Stephanie Simon has another great story in Thursday's Los Angeles Times. She's the faith and values reporter who consistently hits her pieces out of the park. This piece is on Francis Collins, a Christian physician and scientist who has mapped the human genome. He sees no conflict with his scientific work and his faith, but he has been attacked by people who deny God's existence and by those who oppose evolution. He believes in both.
I love reading Simon's reports because she is usually given enough room to share interesting details. She also manages to do a much better job of putting conflicting folks' statements in a generous light. In so doing, she lets the reader see the opposing views without stacking the deck toward a given side. From a personal standpoint, this enables me to trust her much more than other reporters. In other words, if I read a news story that gets a minor fact wrong, I tend to discount the entire piece. I assume the reporter doesn't really grasp the issues at play. When I read a reporter's characterization of a view I hold and they not only get it right but use phrases and concepts I would, I am much more receptive to reading the opposing views in the piece without putting my guard up.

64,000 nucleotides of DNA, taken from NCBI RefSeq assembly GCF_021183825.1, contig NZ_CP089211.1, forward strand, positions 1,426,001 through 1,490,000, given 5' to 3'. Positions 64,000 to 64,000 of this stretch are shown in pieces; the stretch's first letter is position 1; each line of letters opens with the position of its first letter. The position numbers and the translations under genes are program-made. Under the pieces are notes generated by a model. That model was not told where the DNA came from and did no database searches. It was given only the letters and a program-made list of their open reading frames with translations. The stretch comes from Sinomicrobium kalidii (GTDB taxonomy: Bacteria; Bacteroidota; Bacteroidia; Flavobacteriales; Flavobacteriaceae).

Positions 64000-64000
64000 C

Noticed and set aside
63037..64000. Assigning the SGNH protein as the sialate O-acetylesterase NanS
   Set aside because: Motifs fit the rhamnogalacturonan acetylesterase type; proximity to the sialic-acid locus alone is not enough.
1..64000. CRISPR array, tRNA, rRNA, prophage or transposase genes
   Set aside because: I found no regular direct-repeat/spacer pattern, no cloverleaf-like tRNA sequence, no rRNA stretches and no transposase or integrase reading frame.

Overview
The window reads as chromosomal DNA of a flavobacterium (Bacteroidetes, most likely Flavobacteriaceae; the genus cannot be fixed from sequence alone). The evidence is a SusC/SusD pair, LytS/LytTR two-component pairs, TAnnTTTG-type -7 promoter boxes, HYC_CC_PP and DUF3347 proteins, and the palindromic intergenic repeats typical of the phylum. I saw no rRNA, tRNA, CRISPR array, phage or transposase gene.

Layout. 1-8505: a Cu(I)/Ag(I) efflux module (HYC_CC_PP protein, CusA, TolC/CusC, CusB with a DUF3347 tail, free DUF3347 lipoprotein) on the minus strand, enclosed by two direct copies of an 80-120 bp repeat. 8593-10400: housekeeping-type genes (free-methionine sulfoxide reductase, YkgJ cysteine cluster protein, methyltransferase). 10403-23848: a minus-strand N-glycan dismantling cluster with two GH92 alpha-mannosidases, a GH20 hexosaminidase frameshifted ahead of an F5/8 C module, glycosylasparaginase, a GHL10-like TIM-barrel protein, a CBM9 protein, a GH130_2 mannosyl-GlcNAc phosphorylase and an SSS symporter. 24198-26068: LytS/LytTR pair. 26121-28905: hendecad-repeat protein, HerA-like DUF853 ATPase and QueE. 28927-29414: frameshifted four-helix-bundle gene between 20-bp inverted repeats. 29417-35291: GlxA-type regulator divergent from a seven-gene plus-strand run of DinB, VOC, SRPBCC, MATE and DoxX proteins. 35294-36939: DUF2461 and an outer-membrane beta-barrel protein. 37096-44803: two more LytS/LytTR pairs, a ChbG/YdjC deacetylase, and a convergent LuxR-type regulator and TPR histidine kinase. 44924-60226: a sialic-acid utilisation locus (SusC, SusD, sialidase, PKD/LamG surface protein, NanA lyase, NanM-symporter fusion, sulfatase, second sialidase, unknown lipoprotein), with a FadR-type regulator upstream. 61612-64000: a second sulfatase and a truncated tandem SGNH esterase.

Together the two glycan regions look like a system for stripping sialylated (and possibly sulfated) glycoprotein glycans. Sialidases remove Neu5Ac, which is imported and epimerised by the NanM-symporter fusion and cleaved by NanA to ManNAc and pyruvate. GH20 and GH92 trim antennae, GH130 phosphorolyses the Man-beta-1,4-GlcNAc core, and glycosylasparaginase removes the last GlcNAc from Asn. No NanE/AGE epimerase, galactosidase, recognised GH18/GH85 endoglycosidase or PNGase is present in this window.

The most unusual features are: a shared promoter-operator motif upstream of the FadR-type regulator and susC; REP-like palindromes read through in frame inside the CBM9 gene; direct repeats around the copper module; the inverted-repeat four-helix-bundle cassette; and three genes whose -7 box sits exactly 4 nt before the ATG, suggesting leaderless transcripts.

This is how I imagine most readers of Stephanie Simon must feel. She really takes the time to understand the groups she covers. And we're all the richer for it. Collins, the man she profiled, recently wrote The Language of God: A Scientist Presents Evidence for Belief. In it, he argues that there is no need for a chasm between science and faith. Simon's piece fleshes out Collins' path from nonbeliever to believer and is chock full of interesting details.
In June 2000, an international team supervised by Collins finished the rough drafts of the human genetic code, a string of 3 billion letters (each representing a chemical compound) that guides the inner workings of every human being.
To Collins, the blueprint was a chance to celebrate God's wondrous design. But he worried that Christians would use this occasion as another excuse to turn away from modern science.
"I had a great concern that this would be portrayed as though we were taking away room for spirituality, making us out to be nothing more than a mechanical instruction book -- robots, machines, victims of our DNA," Collins said.
Invited to the White House to announce the triumph, Collins tried to signal that those concerned with the soul and the spirit should not take the new science as a threat. "It is humbling for me, and awe-inspiring," he said, standing at Clinton's side, "to realize that we have caught the first glimpse of our own instruction book, previously known only to God."
That moment moved Collins -- who is married and has two grown daughters -- to talk more publicly about his faith and write the book. "It's been a bit like taking a public bath," he said.
I just like how she lets people describe things in their own words but also paraphrases their thoughts thoroughly and gently.